Grassland bird populations are sharply declining in North America. Changes in agricultural practices during the past 50 years have been suggested as one of the major causes of this decline. Field-border conservation practices encouraged by the U.S. Department of Agriculture's National Conservation Buffer Initiative meet many of the needs of sustainable agriculture and offer excellent opportunities to enhance local grassland bird populations within intensive agricultural production systems. Despite the abundant information on avian use of, and reproductive success in, strip habitats during the breeding season, few studies have examined the potential value of field borders for wintering birds. We planted 89.0 km of field borders (6.1 m wide) along agricultural field edges on one-half of each of three row crop and forage production farms in northeastern Mississippi. We sampled bird communities along these field edges during February–March 2002 and 2003 using line-transect distance sampling and strip transects to estimate density and community structure, respectively. We used Program DISTANCE to estimate densities of Song (Melospiza melodia), Savannah (Passerculus sandwichensis), and other sparrows along bordered and non-bordered transects while controlling for adjacent plant community. Greater densities of several sparrow species were observed along most bordered transects. However, effects of field borders differed by species and adjacent plant community types. Diversity, species richness, and relative conservation value (a weighted index derived by multiplying species-specific abundances by their respective Partners in Flight conservation priority scores) were similar between bordered and non-bordered edges. Field borders are practical conservation tools that can be used to accrue multiple environmental benefits and enhance wintering farmland bird populations. Provision of wintering habitat at southern latitudes may influence population trajectories of short-distance migrants of regional conservation concern.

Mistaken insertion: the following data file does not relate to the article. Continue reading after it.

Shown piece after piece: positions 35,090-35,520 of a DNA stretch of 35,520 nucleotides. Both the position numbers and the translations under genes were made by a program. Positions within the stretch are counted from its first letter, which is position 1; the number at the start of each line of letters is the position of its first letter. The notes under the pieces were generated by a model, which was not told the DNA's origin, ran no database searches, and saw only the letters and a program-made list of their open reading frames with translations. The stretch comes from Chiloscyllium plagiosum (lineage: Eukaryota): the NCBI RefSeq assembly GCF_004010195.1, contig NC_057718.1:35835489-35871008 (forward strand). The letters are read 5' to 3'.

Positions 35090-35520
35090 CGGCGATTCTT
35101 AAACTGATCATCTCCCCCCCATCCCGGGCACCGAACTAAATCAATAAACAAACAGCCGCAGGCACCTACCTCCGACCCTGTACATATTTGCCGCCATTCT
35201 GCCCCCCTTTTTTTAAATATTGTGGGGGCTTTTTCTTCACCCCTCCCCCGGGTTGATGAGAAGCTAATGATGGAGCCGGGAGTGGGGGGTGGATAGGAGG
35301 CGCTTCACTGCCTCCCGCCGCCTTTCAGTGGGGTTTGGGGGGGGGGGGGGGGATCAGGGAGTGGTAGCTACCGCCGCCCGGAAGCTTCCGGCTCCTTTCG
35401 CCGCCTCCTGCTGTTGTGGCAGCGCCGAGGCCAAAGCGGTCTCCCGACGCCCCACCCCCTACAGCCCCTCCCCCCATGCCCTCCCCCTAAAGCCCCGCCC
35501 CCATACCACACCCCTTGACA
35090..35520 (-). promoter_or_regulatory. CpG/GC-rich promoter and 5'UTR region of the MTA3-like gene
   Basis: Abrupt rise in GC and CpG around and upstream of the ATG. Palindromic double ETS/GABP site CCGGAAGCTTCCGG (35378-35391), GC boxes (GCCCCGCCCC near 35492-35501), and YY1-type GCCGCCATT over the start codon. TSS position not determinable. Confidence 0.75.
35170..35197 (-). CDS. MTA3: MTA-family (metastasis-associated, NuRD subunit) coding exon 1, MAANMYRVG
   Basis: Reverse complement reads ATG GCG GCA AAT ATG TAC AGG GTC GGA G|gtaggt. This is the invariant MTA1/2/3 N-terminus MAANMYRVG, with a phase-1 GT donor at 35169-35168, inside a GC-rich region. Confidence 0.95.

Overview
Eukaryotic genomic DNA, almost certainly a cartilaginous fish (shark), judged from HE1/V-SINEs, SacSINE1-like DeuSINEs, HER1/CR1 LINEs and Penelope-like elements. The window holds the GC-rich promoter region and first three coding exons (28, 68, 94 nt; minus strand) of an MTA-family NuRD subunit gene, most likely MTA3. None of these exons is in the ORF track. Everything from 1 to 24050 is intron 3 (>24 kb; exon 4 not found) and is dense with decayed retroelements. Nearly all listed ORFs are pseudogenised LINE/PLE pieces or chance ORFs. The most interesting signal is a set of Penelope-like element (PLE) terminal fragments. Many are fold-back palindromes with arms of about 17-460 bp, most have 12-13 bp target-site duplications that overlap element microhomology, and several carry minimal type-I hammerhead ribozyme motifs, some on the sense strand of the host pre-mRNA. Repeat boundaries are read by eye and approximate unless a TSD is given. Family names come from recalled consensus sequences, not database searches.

The eastern Gulf of Alaska coastline is suspected of providing an important pathway for birds migrating to and from Alaska. Because no intensive study of landbird migration has been conducted in this region, we used mist nets to study the post-breeding migration of landbirds along the coast from 1994 through 1999. Over six post-breeding periods, we netted for a total of 316 days (23,538 net-hr) and captured 13,490 individuals of 46 species (57.3 birds/100 net-hr). Six species constituted >65% of all captures (ordered by abundance): Orange-crowned Warbler (Vermivora celata), Hermit Thrush (Catharus guttatus), Lincoln's Sparrow (Melospiza lincolnii), Ruby-crowned Kinglet (Regulus calendula), Fox Sparrow (Passerella iliaca), and Yellow Warbler (Dendroica petechia). Most birds captured (71%) were Nearctic-Neotropical migrants, and percentages of hatching-year (HY) birds varied from 51 to 90% among common species. Daily capture rates of all species were highest between mid-August and mid-September. Migration of HY individuals preceded that of after-hatching-year (AHY) birds in 70% of the Nearctic-Neotropical species. Masses of HY Nearctic-Neotropical migrants were significantly less than those of AHY individuals. High capture rates and consistent annual use indicate that the eastern Gulf of Alaska coast is an important pathway for many small landbird migrants, particularly Nearctic-Neotropical species, departing breeding grounds in southern Alaska.